The effects of autonomy on job satisfaction

Job satisfaction, a key factor for employee productivity and business growth, is a topic frequently studied in disciplines such as psychology, sociology, economics and management sciences. A study by Eurofound, “Measuring Job Satisfaction in Surveys”, found that the degree of personal autonomy that is perceived is often the most important and positive prognostic factor of job satisfaction. Conceptual autonomy can improve four different aspects of job satisfaction: commitment, participation, performance and motivation in the workplace.

Facets of autonomy

The studies have recognized three types of autonomy at work that can positively influence job satisfaction: the work method, work schedules and work criteria.

The autonomy of the work method refers to the degree of freedom that employees have in their work, such as the type of spreadsheet software they prefer to use. The working autonomy of work programming refers to the level of control that employees have in the programming, the sequence or the calendar of their work activities, such as the option of working from home versus attendance at the workplace. Criteria autonomy indicates the extent to which workers can choose to modify the standards used to evaluate performance. For example, employees can choose whether “deadlines” or “accuracy” better explain their work performance.


An employee with a degree of freedom in the workplace is more likely to remain committed to the organization. The commitment, also known as the organizational behaviour of citizenship, is linked to an employee of an organization, thus reducing the likelihood of job rotation. A committed employee is more likely to find the interests of the organization personally significant and perceives organizational well-being as a measure of job satisfaction.


While commitment joins the employees of an organization, motivation is a force that induces the action of employees. The autonomy in the workplace tends to improve the motivation of employees to perform the tasks assigned. At the heart of the motivation, the process is goal setting. Active motivated employees set goals for themselves in the workplace, and this sense of autonomy will likely strengthen their job satisfaction.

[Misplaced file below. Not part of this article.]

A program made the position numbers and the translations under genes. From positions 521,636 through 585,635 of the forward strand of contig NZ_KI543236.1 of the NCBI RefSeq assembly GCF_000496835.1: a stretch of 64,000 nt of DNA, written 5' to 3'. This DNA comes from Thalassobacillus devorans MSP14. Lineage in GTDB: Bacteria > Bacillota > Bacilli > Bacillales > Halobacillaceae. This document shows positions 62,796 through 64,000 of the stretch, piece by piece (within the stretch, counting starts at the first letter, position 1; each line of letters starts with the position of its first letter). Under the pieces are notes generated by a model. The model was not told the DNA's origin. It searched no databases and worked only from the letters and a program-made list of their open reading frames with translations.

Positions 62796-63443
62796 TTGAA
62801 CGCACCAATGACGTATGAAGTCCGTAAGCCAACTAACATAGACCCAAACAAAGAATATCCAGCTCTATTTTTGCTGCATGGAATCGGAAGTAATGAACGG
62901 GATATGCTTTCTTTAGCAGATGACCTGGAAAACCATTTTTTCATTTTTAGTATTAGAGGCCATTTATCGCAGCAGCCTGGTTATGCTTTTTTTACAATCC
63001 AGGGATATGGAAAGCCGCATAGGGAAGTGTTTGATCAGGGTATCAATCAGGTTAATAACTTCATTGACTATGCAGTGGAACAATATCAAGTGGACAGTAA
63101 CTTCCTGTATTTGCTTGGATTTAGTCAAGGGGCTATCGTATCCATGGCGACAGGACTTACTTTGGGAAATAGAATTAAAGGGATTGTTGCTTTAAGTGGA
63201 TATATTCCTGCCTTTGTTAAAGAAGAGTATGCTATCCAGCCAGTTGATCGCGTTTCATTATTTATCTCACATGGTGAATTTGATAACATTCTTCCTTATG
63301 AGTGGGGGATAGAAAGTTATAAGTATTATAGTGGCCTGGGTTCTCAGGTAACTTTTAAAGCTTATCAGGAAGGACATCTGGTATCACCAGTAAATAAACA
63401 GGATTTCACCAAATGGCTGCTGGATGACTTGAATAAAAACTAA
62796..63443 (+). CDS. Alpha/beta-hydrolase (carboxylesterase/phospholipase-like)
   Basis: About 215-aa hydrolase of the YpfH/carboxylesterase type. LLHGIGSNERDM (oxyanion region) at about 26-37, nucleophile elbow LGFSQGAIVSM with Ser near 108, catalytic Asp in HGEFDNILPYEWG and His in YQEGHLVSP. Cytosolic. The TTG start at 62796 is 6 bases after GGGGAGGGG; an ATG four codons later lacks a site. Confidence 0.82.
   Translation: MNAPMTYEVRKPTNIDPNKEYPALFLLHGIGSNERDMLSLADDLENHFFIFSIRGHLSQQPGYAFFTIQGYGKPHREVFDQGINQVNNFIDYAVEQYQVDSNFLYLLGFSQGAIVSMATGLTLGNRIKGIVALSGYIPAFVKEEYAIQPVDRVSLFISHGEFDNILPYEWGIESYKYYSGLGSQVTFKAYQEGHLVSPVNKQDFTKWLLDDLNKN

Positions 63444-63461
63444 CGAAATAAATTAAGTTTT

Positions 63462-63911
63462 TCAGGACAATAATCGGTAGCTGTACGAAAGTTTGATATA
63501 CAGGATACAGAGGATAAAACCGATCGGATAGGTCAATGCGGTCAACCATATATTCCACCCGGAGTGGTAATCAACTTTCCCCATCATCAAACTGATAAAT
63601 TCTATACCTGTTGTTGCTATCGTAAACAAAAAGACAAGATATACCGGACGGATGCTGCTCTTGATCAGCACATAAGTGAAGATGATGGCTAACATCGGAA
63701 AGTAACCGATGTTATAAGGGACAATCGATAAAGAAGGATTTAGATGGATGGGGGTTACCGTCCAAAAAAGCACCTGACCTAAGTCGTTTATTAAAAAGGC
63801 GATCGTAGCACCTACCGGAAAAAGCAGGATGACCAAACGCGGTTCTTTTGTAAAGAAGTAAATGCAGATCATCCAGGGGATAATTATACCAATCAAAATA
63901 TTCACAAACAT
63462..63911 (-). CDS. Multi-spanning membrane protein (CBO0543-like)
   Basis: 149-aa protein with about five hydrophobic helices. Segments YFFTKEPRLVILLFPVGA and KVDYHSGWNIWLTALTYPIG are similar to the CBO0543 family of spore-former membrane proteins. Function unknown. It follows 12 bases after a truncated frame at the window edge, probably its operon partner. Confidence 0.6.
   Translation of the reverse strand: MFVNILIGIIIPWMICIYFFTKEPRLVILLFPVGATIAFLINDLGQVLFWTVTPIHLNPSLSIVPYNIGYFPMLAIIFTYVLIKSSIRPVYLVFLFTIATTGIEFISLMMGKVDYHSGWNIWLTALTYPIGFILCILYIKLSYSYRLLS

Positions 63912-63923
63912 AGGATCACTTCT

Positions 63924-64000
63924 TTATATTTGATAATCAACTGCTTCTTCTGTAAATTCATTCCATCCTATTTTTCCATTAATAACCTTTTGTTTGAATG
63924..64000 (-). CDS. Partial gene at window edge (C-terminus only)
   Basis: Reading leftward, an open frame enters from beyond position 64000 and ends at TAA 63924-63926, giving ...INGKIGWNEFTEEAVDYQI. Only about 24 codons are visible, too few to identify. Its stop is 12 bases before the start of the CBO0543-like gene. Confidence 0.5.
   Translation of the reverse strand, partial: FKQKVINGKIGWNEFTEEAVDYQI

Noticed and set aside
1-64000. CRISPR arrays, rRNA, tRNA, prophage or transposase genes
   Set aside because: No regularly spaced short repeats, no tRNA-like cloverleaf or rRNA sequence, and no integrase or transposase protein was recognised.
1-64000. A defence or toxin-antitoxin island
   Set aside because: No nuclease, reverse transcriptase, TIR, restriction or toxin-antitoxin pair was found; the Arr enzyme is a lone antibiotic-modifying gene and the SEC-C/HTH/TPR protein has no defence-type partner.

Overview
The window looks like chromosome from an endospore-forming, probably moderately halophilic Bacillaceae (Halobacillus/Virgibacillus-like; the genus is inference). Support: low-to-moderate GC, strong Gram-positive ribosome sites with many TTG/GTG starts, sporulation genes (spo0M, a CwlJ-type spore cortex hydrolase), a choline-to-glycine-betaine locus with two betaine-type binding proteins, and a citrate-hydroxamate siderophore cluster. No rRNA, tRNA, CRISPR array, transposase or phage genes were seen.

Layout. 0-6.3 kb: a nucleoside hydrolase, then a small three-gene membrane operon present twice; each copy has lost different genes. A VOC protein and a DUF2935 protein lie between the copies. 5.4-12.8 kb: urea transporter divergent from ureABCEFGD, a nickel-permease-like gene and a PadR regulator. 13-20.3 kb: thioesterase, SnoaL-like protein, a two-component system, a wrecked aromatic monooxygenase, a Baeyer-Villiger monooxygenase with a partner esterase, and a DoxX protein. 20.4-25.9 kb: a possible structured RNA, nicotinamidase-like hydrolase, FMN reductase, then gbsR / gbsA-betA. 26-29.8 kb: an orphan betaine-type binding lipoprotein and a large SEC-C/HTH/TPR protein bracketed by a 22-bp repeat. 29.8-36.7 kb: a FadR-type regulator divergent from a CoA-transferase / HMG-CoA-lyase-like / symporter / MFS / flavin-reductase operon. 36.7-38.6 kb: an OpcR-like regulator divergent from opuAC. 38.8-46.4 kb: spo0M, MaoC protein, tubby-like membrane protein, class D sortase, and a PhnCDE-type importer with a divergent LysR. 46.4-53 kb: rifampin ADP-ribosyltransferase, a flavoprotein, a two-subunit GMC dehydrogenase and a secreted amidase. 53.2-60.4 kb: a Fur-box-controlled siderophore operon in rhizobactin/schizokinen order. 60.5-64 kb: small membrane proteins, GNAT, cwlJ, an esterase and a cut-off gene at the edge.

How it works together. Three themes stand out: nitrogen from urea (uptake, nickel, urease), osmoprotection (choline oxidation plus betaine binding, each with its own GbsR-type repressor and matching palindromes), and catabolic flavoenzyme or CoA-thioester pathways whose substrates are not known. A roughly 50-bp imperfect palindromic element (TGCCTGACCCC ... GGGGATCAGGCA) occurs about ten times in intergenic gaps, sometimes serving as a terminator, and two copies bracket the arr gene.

Involvement in work may seem similar to work motivation. Conceptually, the labour implication is not only the energizing force to complete the assigned tasks, but it is also the degree to which a person identifies psychologically with his work or the importance of the work in his self-image. Involvement with work refers to one’s identity and feeling of self-esteem. Autonomy at work is positively correlated with the involvement of employees. An employee with a degree of freedom is more likely to internalize their work life, perceive their work as an element of their global identity and obtain a higher level of job satisfaction.


It is a widely accepted concept in labour-management studies, including the Eurofound document, that autonomy in place of work improves performance and productivity. More evident in marketing and sales, but applicable to all careers and fields, is the fact that performance is often a significant predictor of the evaluation of an employer’s business. The greater the autonomy, the greater the performance at work, and the greater the comfort and confidence of work. This perception of a sense of security in employment and the potential for employment growth results in greater job satisfaction.

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